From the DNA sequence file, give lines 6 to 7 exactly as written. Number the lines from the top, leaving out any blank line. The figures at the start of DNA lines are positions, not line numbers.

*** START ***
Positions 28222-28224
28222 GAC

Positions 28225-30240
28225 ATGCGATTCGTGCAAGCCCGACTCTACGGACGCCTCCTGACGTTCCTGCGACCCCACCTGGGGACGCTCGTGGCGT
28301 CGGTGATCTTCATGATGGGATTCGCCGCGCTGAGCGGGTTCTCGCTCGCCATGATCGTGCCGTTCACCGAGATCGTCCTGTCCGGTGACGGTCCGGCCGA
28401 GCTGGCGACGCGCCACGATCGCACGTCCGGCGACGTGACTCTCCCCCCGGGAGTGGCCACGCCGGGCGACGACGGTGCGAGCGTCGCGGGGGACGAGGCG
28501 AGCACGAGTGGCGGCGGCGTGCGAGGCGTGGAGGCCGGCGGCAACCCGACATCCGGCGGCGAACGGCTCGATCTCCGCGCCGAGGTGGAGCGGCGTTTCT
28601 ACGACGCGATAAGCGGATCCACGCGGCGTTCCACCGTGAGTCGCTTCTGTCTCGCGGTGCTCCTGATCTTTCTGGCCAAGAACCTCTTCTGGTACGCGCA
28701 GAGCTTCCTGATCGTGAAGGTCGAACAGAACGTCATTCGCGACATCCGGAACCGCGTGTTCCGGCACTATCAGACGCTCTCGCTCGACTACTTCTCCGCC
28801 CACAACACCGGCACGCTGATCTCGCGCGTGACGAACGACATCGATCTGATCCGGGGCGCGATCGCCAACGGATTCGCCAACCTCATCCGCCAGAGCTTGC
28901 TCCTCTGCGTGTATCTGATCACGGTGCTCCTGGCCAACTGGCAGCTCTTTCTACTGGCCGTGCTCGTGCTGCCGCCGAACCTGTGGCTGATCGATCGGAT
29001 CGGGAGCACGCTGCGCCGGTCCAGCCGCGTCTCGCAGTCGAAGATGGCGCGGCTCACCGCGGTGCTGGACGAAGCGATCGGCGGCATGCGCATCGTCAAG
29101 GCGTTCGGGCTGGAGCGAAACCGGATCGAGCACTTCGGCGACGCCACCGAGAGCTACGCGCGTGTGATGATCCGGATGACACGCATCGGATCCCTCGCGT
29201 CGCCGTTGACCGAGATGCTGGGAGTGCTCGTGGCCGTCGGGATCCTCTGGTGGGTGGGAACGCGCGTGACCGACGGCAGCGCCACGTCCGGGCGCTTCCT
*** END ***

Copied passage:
28401 GCTGGCGACGCGCCACGATCGCACGTCCGGCGACGTGACTCTCCCCCCGGGAGTGGCCACGCCGGGCGACGACGGTGCGAGCGTCGCGGGGGACGAGGCG
28501 AGCACGAGTGGCGGCGGCGTGCGAGGCGTGGAGGCCGGCGGCAACCCGACATCCGGCGGCGAACGGCTCGATCTCCGCGCCGAGGTGGAGCGGCGTTTCT